May 19-25, 2005Seminar on reorganization of the MOF
October 18-25, 2005Tax policy
February 21-March 4, 2006Public financial management
April 30-May 9, 2006Tax policy
November 15-23, 2006Tax and customs administration
August 18-30, 2007Program budgeting
August 28-September 12, 2007GFS
October 2007-September 2008Resident Treasury Advisor
June 24-July 8, 2008Program Budgeting
January 27-31, 2009Tax Administration
FINApril 2-11, 2006Safeguards assessment
November 9-12, 2007Safeguards assessment
September 20-24, 2008Safeguards assessment
LEGJanuary 29-February 12, 2005Income tax law
LEG/MCMMay 2-10, 2006Legal framework of DAB’s monetary and payment system policies
January 13-21, 2008Monetary policy and payment system
MCMSeptember 2004-April, 2006Training coordinator
April 2006-June 2007Training coordinator (peripatetic)
February 2-15, 2005Implementation of DAB balance sheet reconstruction and capital adequacy recommendations
May 16-25, 2005Monetary policy and financial markets
MCMOctober 11-20, 2005Monetary policy
November 20-29, 2005Financial markets
January 22-February 5, 2006Monetary policy
January 22-February 5, 2006Monetary policy
May 2-10, 2006Monetary policy, foreign reserve management, money markets and insurance
November 28-December 10, 2006Monetary policy formulation and implementation
March 19-April 16, 2007Central bank capacity building
March 24-29, 2007Banking supervision
April 17-30, 2007Monetary policy formulation and implementation
November 7-14, 2007Banking Supervision
STAJanuary 15-February 15, 2005Multisector statistics
March 23-June 11, 2005Multisector statistics
July 20-August 31, 2005Multisector statistics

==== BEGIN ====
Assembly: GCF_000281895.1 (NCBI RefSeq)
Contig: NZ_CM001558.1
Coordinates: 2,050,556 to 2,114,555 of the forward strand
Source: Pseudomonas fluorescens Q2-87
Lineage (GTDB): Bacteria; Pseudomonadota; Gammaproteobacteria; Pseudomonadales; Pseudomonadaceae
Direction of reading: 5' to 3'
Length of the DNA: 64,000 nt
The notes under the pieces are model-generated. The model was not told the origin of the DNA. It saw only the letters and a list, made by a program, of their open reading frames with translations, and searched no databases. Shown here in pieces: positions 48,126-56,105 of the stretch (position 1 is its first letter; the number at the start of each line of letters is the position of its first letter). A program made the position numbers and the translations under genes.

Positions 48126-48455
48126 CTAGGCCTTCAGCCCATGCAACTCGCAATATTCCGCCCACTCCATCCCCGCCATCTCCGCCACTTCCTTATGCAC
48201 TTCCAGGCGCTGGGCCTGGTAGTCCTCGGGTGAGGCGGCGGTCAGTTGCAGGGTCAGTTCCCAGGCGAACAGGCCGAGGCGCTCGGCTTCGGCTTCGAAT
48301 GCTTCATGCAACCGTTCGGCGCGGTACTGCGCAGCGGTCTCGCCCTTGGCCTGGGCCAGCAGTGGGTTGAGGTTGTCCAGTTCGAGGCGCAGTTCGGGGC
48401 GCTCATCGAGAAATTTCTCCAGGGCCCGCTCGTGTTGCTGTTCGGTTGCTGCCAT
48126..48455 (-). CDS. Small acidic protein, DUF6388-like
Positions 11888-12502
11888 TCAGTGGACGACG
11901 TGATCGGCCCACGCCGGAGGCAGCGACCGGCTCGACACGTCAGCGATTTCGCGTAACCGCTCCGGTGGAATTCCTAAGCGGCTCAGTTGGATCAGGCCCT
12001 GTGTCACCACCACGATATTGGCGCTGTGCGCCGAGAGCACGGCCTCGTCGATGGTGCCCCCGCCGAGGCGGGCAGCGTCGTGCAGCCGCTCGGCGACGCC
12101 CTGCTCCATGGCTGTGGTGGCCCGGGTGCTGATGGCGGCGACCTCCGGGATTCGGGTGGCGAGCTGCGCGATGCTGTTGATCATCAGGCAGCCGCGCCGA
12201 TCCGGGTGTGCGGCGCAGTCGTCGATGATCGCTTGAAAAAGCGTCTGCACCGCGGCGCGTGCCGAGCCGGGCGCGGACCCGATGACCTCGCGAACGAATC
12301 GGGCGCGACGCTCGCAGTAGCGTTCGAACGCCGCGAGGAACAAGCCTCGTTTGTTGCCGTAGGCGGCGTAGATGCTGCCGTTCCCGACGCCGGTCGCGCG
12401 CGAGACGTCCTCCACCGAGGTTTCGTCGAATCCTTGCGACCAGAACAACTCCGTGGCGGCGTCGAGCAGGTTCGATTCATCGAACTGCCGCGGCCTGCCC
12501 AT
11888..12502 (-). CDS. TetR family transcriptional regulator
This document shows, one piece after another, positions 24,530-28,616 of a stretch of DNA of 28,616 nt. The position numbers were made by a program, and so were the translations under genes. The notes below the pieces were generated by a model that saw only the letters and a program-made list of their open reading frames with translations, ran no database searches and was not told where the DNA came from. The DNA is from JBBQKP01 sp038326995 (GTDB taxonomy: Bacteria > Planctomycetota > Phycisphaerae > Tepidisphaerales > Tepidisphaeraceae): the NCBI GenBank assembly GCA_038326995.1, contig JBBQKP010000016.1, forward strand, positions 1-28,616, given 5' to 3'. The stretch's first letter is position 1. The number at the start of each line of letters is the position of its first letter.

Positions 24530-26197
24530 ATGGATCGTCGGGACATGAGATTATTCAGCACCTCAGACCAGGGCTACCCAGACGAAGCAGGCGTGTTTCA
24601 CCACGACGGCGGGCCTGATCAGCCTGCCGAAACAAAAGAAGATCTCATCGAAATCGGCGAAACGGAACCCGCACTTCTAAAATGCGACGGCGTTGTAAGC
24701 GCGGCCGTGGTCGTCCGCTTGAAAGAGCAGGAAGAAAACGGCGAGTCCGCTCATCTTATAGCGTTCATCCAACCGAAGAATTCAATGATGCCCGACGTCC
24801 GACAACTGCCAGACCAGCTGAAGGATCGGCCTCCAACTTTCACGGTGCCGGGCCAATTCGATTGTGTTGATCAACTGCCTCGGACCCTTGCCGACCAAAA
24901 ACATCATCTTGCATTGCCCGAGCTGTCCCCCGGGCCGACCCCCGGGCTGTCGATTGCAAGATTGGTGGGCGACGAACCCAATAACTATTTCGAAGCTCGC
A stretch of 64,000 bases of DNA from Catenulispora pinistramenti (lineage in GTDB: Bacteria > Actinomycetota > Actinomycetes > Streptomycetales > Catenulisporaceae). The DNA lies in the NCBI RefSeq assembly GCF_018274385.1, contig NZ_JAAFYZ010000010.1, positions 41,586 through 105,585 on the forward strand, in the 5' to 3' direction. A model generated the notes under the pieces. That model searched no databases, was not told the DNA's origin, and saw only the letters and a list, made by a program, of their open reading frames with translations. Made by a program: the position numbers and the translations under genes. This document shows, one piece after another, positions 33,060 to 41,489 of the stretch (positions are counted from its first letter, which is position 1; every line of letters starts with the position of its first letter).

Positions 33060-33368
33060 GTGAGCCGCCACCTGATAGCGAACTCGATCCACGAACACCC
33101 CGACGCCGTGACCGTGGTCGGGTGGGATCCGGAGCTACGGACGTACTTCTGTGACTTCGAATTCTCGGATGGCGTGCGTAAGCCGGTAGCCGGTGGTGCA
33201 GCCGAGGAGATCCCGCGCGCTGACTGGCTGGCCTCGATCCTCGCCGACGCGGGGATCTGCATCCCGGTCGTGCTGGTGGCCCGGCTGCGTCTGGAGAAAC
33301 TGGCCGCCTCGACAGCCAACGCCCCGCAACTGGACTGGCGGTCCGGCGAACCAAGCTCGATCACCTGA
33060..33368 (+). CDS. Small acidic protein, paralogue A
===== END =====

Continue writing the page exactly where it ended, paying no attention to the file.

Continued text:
October 31, 2005-January 12, 2006Multisector statistics
March 6-15, 2006Balance of payments statistics
March 8-May 2, 2006Multisector statistics
March 13-April 1, 2006Monetary and financial statistics
May 24-July 18, 2006Multisector Statistics
August 2-16, 2006Balance of payments statistics
August 8-October 3, 2006Multisector statistics
September 22-October 4, 2006Government finance statistics
October 21-November 5, 2007Balance of payments statistics
November 1-December 26, 2006Multisector statistics
November 5-19, 2006Monetary and financial statistics
April 22-May 4, 2007Monetary and financial statistics
July 7-30, 2007National accounts
August 29-September 25, 2007National accounts
March 30-April 2, 2008TA evaluation
April 20-30, 2008Monetary and financial statistics
August 8-27, 2008Balance of payments statistics
October 13-29, 2008National accounts
November 12-December 3, 2008Balance of payments statistics
November 23-December 5, 2008Monetary and financial statistics
MCDApril 16-20, 2005Basic macroeconomic accounting and financial programming
METACNovember 15-20, 2005Tax policy and administration
June 8-13, 2006Budget integration
November 15-22, 2006Tax policy and administration
METACDecember 12-19, 2006Budget integration
December 12-22, 2006Budget development
March 10-21, 2007Tax policy and administration
March 11-22, 2007Cash management
March 24-29, 2007Banking supervision
May 19-25, 2007Balance of payments statistics
June 6-19, 2007Accounting
July 1-12, 2007Banking supervision
August 2007Cash management and program budgeting
September 1-12, 2007Banking supervision
November 4-8, 2007Banking supervision
January 5-26, 2008Central bank accounting
March 22-April 2, 2008Banking supervision
June 25-July 7, 2008Budget preparation
August 6-27, 2008Balance of payments statistics
August 24-27, 2008Banking supervision
September 14-24, 2008Real sector statistics
December 14-17, 2008Banking supervision
January 25-February 2, 2009Central bank accounting
January 28-February 2, 2009Tax policy and administration
March 7-19, 2009Cash and budget management

Afghanistan is a participant in the Middle East Technical Assistance Center.